With this trunk framework established in the late 1870s, political and public attention shifted to the development of branch lines which would facilitate settlement of the hinterland.  This attention produced 15 years of extraordinary railway construction from 1876 - with 2,814 kilometres (1,748 miles) of new lines being constructed at an average of 188 kilometres (117 miles) each year – over five times the rate of progress of the first two decades.

The first component of the westward expansion of the railway involved the extension of the Great Western Line beyond Dubbo to Bourke.  This was proposed to tap the primary produce then being carried down the Darling River from Queensland and New South Wales to Victoria and South Australia with a commensurate loss of excise royalties for the other colonial governments. 

Such inter-colonial rivalry was no abstract political concern.  In 1878, the NSW Parliament was told that ‘almost all’ of the 50,000 bushels of Wellington’s previous year’s wheat harvest had gone to South Australia, 1,271 road-kilometres away.  This was despite that Sydney lay only 270 kilometres in the other direction.  Of course the opening of the railway at Wellington in 1879 had an immediate, opposite and irrevocable impact on the direction of the flow of produce out of that district.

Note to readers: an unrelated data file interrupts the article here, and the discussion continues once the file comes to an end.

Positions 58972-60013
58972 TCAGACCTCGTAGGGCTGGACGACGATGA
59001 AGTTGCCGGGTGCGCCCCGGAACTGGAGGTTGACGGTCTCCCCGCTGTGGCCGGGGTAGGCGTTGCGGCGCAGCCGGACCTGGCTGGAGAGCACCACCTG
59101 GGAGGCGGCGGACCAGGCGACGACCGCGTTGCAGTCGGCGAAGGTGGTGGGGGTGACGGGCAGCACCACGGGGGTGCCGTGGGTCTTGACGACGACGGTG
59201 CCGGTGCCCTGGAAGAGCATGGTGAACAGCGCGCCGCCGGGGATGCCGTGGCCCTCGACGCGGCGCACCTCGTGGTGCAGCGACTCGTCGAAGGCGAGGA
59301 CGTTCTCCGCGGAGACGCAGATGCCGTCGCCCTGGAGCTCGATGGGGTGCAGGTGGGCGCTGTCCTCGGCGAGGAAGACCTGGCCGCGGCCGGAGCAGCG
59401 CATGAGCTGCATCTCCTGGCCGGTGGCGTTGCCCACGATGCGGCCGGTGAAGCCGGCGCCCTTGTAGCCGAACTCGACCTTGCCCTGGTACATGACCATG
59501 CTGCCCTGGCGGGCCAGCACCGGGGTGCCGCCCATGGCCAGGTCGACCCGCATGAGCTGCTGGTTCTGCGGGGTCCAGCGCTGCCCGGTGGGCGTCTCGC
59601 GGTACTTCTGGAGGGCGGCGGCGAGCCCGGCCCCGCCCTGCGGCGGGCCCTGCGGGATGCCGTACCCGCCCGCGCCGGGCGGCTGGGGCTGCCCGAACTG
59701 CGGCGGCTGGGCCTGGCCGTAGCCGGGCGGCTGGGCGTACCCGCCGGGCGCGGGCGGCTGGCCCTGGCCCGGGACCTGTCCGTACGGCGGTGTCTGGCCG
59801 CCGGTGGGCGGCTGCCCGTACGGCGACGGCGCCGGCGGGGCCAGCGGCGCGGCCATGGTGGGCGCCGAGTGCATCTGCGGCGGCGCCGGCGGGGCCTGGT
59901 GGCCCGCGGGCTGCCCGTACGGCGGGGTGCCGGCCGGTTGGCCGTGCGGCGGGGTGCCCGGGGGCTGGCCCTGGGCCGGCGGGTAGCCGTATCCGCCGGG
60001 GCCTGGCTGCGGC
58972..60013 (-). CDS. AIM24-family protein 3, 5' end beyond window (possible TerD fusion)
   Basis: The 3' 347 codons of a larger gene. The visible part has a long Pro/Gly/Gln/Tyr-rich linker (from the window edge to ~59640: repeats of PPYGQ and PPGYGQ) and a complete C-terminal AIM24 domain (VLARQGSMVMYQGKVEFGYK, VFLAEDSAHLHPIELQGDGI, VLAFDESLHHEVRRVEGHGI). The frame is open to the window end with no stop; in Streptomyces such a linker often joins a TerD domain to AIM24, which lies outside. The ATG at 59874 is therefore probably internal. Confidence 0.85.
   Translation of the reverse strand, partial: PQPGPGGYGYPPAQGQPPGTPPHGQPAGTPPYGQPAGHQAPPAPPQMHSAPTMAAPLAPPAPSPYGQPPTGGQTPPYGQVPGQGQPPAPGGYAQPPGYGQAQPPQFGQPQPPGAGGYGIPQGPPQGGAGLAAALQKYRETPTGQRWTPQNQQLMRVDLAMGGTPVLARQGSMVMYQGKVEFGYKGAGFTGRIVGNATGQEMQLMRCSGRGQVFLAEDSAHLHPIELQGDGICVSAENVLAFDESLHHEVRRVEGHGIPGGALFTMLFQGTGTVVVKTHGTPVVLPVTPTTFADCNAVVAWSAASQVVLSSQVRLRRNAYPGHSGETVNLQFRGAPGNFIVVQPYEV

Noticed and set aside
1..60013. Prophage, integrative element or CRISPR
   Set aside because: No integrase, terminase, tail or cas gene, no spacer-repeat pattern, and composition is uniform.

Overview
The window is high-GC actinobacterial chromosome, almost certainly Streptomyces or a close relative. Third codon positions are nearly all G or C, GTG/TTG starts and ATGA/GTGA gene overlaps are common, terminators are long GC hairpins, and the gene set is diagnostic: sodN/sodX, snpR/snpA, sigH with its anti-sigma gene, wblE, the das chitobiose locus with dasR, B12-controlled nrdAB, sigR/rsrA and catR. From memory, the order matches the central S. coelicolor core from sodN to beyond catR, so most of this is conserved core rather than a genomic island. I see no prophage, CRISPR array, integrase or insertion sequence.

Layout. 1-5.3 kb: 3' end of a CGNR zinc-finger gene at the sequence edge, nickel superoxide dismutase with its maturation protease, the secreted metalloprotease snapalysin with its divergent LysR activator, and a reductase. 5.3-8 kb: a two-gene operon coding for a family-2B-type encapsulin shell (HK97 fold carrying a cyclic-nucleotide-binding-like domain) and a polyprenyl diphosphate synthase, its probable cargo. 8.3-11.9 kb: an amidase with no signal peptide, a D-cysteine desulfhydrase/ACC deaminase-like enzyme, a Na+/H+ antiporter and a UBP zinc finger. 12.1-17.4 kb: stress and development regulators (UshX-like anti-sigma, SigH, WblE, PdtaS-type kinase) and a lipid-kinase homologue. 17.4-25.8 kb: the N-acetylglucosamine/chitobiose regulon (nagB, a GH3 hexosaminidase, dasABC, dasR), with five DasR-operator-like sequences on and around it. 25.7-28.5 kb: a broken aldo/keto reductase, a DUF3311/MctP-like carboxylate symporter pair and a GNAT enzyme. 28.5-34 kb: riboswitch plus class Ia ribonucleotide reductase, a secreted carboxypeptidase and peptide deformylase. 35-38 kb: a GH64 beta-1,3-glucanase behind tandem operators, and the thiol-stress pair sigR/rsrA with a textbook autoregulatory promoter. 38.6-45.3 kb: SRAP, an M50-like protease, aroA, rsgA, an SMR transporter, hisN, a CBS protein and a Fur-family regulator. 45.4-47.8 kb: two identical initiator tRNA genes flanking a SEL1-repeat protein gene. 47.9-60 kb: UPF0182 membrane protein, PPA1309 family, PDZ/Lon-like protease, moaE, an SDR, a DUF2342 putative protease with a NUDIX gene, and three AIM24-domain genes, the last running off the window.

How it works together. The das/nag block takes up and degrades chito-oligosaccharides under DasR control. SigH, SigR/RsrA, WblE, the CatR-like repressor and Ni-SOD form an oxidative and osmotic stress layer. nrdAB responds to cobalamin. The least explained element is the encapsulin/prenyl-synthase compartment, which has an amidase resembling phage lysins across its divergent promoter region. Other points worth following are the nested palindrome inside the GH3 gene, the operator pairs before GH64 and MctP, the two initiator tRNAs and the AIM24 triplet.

With such imperatives, the speed of railway construction was bound to increase.  Once established at Dubbo the Great Western Line was extended the further 361 kilometres (224 miles) to the Darling River at Bourke within only five years at an average of 72 kilometres (45 miles) each year for this line alone.  It is worth noting that Bourke was not intended by some to be the end of the line.  In 1894 brought two further planned extensions of this line to the Queensland border, with the Department of Public Works undertaking separate trial surveys from Bourke to Hungerford and Bourke to Barringun – into country which was truly the back of Bourke.

While the railway line from Dubbo to Bourke carried the designation of main line for the greater part of its life, its construction standard, goods carried and associated infrastructure meant that it was effectively the first of what would become a series of branch lines radiating from Dubbo.  Among the railway lines proposed to join the Bourke route was the Dubbo to Coonamble railway.

It was in the early stage of this initial period of growth during the early 1880s that a railway line north from Dubbo to Coonamble was first proposed.  In 1881 the Governor’s speech opening the NSW Parliament indicated the intention to construct a line from Dubbo to Coonamble as part of the Watson Government’s railway policy.  The Colonial Treasurer of the day, the Honourable James Watson, reiterated these plans.